The photo above includes a vintage photo of African American life in Greenwood circa 1920 in the background, while in the foreground is Miss Boleys.
Andrew Jackson & the Indian Removal Act results in a 'Trail of Tears'
By the time Jackson came to office, the whites were concerned that the Indians might one day win back [in courts] all the lands that the whites had taken. Tensions flared and so Jackson saw the Indian Removal Act as a means to mitigate a growing problem. The act ended in what is today called the Trail of Tears where the Indian tribes made a migration to Oklahoma in 1838 – 1839, during which all suffered great hardships and many died.
Several decades later in 1866, after slavery had been repealed, some of the Indians intermarried with some of their African-American slaves, and they carved out a life for themselves in the Oklahoma Territories.
The graphic above shows the 'Trail of Tears', from southeastern U.S. to the barren [but oil rich] wasteland called Oklahoma.
Based on book Death in a Promised Land by Scott Ellsworth
Michael Green informed me that the play was based on a book by Scott Ellsworth called Death in the Promised Land. Scott Ellsworth worked with historian John Hope Franklin, son of B.C. Franklin, to set the historical record straight by an Oklahoma state legislative act in 1996 [75th anniversary of the riot].
B.C. Franklin was the lawyer who successfully stopped Tulsa newspaper publisher John Brady from changing Tulsa districting laws so that all African Americans would have had to vacate the Greenwood neighborhood following the race riot - of which the play is all about. Based on the historical investigation, apparently Brady's newspaper helped incite the white rioters, and it seems that in the riot aftermath he also tried to be one of the riot beneficiaries. The bookcover of Death in a Promised Land, by Scott Ellsworth, is shown at left.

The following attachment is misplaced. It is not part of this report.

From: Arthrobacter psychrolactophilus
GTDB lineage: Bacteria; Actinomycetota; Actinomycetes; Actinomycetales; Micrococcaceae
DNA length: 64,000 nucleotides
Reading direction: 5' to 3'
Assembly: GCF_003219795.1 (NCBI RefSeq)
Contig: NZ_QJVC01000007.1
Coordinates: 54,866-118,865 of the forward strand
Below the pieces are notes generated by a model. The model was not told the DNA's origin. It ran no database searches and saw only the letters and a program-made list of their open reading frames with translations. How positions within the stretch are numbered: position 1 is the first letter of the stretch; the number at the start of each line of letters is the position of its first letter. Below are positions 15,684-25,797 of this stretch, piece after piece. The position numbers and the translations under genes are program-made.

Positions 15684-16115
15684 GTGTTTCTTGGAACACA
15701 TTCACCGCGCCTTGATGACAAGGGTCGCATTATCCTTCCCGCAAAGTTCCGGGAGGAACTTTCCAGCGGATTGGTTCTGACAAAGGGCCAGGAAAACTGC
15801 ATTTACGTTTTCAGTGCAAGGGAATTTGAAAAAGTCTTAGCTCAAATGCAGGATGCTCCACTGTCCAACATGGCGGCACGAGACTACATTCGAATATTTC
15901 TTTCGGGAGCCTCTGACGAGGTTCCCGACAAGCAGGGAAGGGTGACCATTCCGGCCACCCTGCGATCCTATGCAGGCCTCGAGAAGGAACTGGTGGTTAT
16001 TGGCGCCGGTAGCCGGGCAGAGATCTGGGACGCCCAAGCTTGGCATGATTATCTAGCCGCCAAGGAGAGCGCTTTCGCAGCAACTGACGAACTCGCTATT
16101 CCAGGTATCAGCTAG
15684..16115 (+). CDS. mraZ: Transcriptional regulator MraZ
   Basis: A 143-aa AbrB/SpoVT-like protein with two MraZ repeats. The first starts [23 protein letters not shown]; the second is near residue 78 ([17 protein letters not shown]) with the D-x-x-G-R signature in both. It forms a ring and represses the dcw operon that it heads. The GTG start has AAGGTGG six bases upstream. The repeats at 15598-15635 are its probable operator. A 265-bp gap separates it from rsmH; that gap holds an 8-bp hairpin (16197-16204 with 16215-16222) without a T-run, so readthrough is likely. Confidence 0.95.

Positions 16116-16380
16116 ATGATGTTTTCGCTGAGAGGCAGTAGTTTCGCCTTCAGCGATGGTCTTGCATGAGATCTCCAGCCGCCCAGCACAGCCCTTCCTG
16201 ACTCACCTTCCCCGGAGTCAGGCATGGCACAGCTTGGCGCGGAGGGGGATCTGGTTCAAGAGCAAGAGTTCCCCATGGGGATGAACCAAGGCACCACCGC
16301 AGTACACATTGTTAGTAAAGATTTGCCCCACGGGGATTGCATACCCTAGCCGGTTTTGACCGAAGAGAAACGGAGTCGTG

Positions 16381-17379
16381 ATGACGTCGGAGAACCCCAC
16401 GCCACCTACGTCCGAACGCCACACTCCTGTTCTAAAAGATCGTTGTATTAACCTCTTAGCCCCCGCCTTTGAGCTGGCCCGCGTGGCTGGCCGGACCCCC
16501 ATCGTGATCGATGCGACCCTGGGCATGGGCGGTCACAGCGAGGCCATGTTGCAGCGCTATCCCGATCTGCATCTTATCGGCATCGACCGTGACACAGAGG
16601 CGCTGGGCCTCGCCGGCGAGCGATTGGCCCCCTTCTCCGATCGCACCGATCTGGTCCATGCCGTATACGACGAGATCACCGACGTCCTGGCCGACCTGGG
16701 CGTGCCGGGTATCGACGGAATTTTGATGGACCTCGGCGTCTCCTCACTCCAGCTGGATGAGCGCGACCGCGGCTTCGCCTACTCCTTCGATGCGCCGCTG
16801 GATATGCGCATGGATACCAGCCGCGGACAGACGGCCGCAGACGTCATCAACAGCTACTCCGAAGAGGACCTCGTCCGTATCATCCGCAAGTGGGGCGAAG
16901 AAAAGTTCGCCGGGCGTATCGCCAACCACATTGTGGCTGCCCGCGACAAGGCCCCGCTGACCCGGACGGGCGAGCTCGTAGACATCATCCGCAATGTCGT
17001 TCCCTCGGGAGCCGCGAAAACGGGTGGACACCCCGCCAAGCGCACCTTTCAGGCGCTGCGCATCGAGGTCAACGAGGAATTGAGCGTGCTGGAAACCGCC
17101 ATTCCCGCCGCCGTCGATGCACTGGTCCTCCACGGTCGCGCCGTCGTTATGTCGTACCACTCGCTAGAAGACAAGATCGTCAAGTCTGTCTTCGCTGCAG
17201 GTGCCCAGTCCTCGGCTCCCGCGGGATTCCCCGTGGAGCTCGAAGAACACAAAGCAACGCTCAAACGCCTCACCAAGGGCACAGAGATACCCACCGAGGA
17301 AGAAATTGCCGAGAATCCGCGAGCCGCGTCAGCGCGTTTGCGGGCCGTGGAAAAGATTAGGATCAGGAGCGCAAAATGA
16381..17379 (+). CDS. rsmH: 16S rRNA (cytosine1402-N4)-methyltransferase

Oklahoma, Jim Crow Laws & Racism in America
In 1907 Oklahoma became a state and quickly passed Jim Crow laws which essentially set the rules for segregation within the state. Thus the inhabitants of Greenwood, who had benefited from the discovery of oil on their lands, as well as government compensation for the lands they were forced to leave back east, lived and worked in their own communities where they lived lives that were on a par with whites who lived in other neighborhoods.
A high standard of living for African Americans was highly unusual for this time, particularly in southern states, as African Americans were prevented from holding government office and intermarrying with Caucasians by virtue of the Jim Crow laws. The photo above shows the high standard of living enjoyed by African Americans in the Greenwood neighborhood of Oklahoma City circa 1920.
Black Wall Street performance at the York Performing Arts Center
The play begins with the arrival of an African American reporter, Pritchard, at Miss Boley’s restaurant in Greenwood. Pritchard is working a story on successful African American communities in the United States to better understand what makes these communities successful. Pritchard mentions that he would like to do for Greenwood, Oklahoma and other successful African American communities; what James Van Der Zee did for Harlem with his photography. And that there are some 58 other African American neighborhoods he had heard about that are enjoying some level of prosperity post WWI.
In the photo to your right Pritchard [at left - played by Tyrien Obahnjoko] is shown talking to Frank Boley [at right - played by Michael Leonard James] and the shoeshine boy Dick Rowland [center - played by Deron B. Campbell].
James Van Der Zee - Harlem Renaissance Photographer
It’s worth adding that James Van Der Zee’s photography in the early decades of the 1900’s portrayed African American life in Harlem as very similar to White American life, while also exploring African American culture including music and the arts. It was one of the first times that African American life was portrayed in a positive manner.
Through Pritchard’s conversations in Miss Boley’s we begin to get a flavor of the lifestyle and some of the issues which presage the impending events. Uncle Rain is an Indian and a bit the wise man, as he has lived long and has had many dealings with the white man. Given his experience he understands that money is generally the root of the cause. In a conversational style, he tells Pritchard, the reporter, some of the history outlined above. In the photo above, Uncle Rain [seated - played by Keith Darnes] is dispensing some ancient Indian wisdom, while Molly Boley [played by Ethel Calhoun] looks over him.